Garbage collection affected by Covid: Stirling adviser says monthly increases worsen staff shortage problems


Concerns have been expressed that the suspension of bin collection due to Covid-related staff shortages has been exacerbated by Stirling’s shift to monthly increases last year.

A rural adviser says that, had the council not made the changes, the disruption caused by the coronavirus would have been lessened.

Martin Earl said, “You can’t cut basic serve to the bone and get away with it.”

There was an outcry when council decided in June to move the gray (landfill) and blue (recycling) bin collections every four weeks and thousands of people signed a petition against the changes.

This week, the Stirling council was forced to cancel bin collections in a number of locations due to staff absences due to workers testing positive for the virus or considered close contact, forcing them to s ‘isolate.

But residents denounced the state of the service, adding that they found themselves inundated with waste because collections were not sufficient before the cancellations.

On Wednesday, we explained how the additional collections of the blue bins between December 27 and January 2 were suspended. On Monday, the council said collections in Balquhidder, Brig O’Turk, Strathyre and Kilmahog were to be suspended and postponed until Tuesday. They added that the additional collection of blue bins in Dunblane had also been suspended, but a garbage vehicle was due to do a partial collection in the area on Monday.

A spokesperson for the Stirling Council said: “The disruption of waste collection services is an unfortunate consequence of the increase in the number of Covid cases, forcing some of our key frontline service staff to self-isolate – a trend replicated in boards and other public services across the country.

“While most of our other services are unaffected, we urge all residents and staff to continue to adhere to current public health guidelines to minimize any further potential disruption.

“We also thank the public for their understanding during this difficult time. “

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On Tuesday, rescheduled collections at Balquidder, Brig O’Turk, Strathyre and Kilmahog were further delayed due to a vehicle breakdown. Due to staff absences linked to Covid-19, the additional collection of blue bins planned for Causewayhead, Raploch and downtown Stirling has also been suspended.

Residents were told on the Stirling Council Facebook page that if they had accumulated additional waste in the blue bins, they could take it to the household waste and recycling centers in Lower Polmaise, Callander and Balfron.

Council briefed residents on social media on Wednesday, saying that, again due to staff absences, additional blue bin collections have been suspended in Cambusbarron, St Ninians, Torbrex, Aberfoyle and Port of Menteith.

And yesterday the council declared that “the additional collections of the blue bins planned for January 6 have been suspended”.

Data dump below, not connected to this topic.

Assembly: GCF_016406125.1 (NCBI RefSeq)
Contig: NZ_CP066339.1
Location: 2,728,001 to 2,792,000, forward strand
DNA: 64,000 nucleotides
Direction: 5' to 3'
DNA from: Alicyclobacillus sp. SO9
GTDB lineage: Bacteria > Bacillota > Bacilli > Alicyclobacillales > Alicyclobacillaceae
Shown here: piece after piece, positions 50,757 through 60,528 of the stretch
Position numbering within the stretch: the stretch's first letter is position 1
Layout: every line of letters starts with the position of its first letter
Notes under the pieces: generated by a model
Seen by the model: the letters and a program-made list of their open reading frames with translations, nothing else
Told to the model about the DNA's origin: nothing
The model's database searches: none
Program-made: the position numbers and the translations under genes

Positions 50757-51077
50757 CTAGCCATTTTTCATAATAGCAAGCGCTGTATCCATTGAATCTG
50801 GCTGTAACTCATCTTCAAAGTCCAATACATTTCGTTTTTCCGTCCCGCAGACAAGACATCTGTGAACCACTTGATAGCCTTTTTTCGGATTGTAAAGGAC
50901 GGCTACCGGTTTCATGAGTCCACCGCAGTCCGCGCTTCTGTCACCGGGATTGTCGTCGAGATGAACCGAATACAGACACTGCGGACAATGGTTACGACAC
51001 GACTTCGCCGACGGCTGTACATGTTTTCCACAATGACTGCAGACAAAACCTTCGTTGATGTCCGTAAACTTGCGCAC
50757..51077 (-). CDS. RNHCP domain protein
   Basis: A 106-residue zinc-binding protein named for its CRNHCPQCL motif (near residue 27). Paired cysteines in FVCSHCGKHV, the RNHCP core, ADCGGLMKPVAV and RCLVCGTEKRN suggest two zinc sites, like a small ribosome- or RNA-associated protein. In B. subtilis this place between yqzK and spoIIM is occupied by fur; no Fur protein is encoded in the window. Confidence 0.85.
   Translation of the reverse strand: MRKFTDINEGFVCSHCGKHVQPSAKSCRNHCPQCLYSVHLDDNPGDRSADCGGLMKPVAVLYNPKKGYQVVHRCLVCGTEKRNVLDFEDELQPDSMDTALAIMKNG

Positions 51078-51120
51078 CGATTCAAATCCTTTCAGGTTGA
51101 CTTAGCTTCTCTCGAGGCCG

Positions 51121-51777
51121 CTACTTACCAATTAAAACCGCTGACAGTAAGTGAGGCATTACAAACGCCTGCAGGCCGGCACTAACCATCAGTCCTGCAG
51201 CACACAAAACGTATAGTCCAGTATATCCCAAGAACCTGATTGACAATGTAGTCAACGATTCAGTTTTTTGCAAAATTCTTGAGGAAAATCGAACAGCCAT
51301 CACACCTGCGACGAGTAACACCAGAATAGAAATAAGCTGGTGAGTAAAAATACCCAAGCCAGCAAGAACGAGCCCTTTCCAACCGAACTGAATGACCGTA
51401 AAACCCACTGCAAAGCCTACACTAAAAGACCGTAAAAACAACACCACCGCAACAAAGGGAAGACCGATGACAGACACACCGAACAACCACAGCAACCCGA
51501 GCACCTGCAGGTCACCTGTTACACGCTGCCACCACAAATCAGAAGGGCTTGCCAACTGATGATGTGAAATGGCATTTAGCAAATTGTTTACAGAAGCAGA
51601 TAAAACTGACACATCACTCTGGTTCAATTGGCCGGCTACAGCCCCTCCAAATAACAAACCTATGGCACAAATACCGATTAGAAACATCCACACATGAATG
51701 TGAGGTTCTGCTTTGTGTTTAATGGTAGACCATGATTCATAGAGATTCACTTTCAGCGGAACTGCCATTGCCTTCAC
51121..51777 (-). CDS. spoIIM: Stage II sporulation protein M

Trossachs and Teith Tory adviser Martin Earl said he had been inundated with messages from residents about the situation.

Trossachs and Teith advising Martin Earl

He said: “You only have to look at people’s comments on social media to see how frustrated and angry they are with the way garbage collections have been handled over Christmas and New Years.

“I’m sure the service struggled with people absent due to Covid, but if collections hadn’t been reduced to monthly there would have been more capacity to deal with the disruption.

“You can’t cut basic serve to the bone and get away with it.”

When asked for a response to Cllr Earl’s comments, a council spokesperson said: “Unfortunately, we had to cancel some of the additional blue bin drives that had been held for the holiday season, due to downsizing due to Covid-19.

“All the other scheduled household garbage collections are being collected and resources have been prioritized for them.

“We apologize for any inconvenience this has caused the residents and thank them for their patience and understanding during this difficult time. “

Angry residents have shared their concerns on social media.

On the council’s Facebook page, user Thomas John commented: “Of course everyone wishes the Stirling council staff the best, but if the collections had stayed in two-week cycles, there wouldn’t be any. not had such an uproar.

“It was a political decision of the board of directors. The 10-day isolation period, which Scotland is unique to the UK and now across much of Europe, is also having an impact on numbers. Another potentially political decision, this time from the Scottish government.

David Christie posted: “I took a lot of my excess cans, bottles and other recyclable waste to Polmaise today and put them all in the general waste dumpsters. This is what the monthly collections have brought us all.


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